DUBAI (Reuters) - Iranians voted on Friday in a parliamentary election likely to reinforce the authority of Supreme Leader Ayatollah Ali Khamenei, amid mounting U.S. pressure over the nuclear program and as discontent grows at home.
Pro-reform and leading conservative hopefuls were barred, leaving voters a choice only between hardline and low-key conservatives loyal to Khamenei. Both back the ruling theocracy, but conservatives support engagement with the outside world.
Moderates and pragmatists seeking greater political and social freedoms have mostly been barred.
Here are some facts about Iran’s 11th parliamentary election since the 1979 Islamic revolution:
About 7,150 candidates from more than 16,000 hopefuls survived screening by government-run panels and the Guardian Council, a conservative body of clerics and jurists who assess commitment to Islam, belief in the system of religious law and the Islamic Republic.
A third of incumbents were barred from standing again. Moderates, who see disqualifications as a bid by hardliners to dominate the 2021 presidential race, had no candidates in the contest for 230 of the assembly’s 290 seats.
Despite 82 national political parties and 34 provincial parties counted by the interior ministry, Iran lacks a tradition of disciplined party membership or detailed party platforms, and politics runs along factional lines.
Months of haggling left two main hardline groups and one conservative coalition, with some candidates backed by more than one group.
The biggest hardline group, comprising former members of the elite Revolutionary Guards and their affiliated Basij militia, as well as other Khamenei loyalists, is expected to dominate the assembly.
These are conservatives, who label themselves “principle-oriented” politicians for their loyalty to the ideals of the Islamic Republic and Khamenei but differ from hardliners in being less hostile to the West.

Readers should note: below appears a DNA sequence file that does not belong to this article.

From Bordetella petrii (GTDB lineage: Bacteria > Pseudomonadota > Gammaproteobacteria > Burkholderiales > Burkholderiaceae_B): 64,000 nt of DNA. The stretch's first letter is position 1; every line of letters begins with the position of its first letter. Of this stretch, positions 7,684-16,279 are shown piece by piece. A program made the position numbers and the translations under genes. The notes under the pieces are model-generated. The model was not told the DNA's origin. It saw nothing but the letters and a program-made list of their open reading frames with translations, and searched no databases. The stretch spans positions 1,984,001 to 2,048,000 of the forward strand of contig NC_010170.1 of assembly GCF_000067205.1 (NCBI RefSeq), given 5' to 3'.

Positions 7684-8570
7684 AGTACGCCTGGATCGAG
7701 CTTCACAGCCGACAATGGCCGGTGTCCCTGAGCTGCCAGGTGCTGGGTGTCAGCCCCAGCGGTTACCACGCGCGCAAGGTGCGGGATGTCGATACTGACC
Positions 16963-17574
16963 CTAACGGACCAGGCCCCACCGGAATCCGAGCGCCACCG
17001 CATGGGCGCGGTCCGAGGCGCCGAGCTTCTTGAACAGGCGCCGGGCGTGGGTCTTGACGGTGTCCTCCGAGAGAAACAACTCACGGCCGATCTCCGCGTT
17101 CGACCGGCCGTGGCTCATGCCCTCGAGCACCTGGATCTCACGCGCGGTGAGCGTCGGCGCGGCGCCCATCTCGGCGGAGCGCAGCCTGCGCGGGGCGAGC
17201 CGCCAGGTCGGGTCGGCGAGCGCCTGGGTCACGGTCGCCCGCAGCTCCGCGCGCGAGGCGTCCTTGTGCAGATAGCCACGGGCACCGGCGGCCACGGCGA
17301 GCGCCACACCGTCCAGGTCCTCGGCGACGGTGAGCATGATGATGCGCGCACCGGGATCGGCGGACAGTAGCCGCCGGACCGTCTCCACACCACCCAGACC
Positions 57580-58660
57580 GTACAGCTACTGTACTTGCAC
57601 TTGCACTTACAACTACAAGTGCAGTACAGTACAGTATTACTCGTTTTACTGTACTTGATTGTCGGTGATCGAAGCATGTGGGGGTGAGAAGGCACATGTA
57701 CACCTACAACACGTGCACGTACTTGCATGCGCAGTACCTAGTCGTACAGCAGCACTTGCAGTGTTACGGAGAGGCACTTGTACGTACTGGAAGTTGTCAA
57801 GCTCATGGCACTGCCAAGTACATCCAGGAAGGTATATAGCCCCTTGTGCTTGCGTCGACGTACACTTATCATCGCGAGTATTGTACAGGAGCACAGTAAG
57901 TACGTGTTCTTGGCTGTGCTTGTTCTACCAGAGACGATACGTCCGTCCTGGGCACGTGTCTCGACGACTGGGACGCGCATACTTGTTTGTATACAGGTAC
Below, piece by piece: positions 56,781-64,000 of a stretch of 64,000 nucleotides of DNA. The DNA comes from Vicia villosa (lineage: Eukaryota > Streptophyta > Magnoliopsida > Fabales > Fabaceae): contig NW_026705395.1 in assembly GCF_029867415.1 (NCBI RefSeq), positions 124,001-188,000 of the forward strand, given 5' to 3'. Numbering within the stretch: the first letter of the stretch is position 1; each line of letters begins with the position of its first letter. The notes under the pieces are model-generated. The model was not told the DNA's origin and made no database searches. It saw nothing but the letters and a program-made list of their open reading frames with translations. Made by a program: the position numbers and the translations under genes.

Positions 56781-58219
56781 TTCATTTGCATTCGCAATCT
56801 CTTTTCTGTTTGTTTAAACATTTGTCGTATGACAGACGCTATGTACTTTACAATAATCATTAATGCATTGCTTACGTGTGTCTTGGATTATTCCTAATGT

Seen as the extreme end of the Islamic fundamentalist camp, the group is affiliated to one of the most radical figures in the religious establishment, Ayatollah Mohammad Taqi Mesbah-Yazdi.
Technocrats who support the Islamic Republic’s ideals but who also want social and political change. The vetting process doomed their hope for a significant voice in parliament, as it winnowed out their leading candidates. Along with some low-key moderate parties, they have a list of 30 candidates for Tehran.
Although such groups may play a bigger role in cities, reputation and personal contact with voters are decisive factors for candidates in smaller towns and provincial areas. Iran’s constitution reserves five seats for religious minorities.
Polling opened at 0430 GMT and ends at 1430 GMT, but can be extended until midnight, or 2030 GMT. Eligible voters older than 18 number about 58 million, in a country of 83 million. As ballots are counted manually, the final result could take three days to announce, but partial results may emerge sooner.
Writing by Parisa Hafezi; Editing by William Maclean and Clarence Fernandez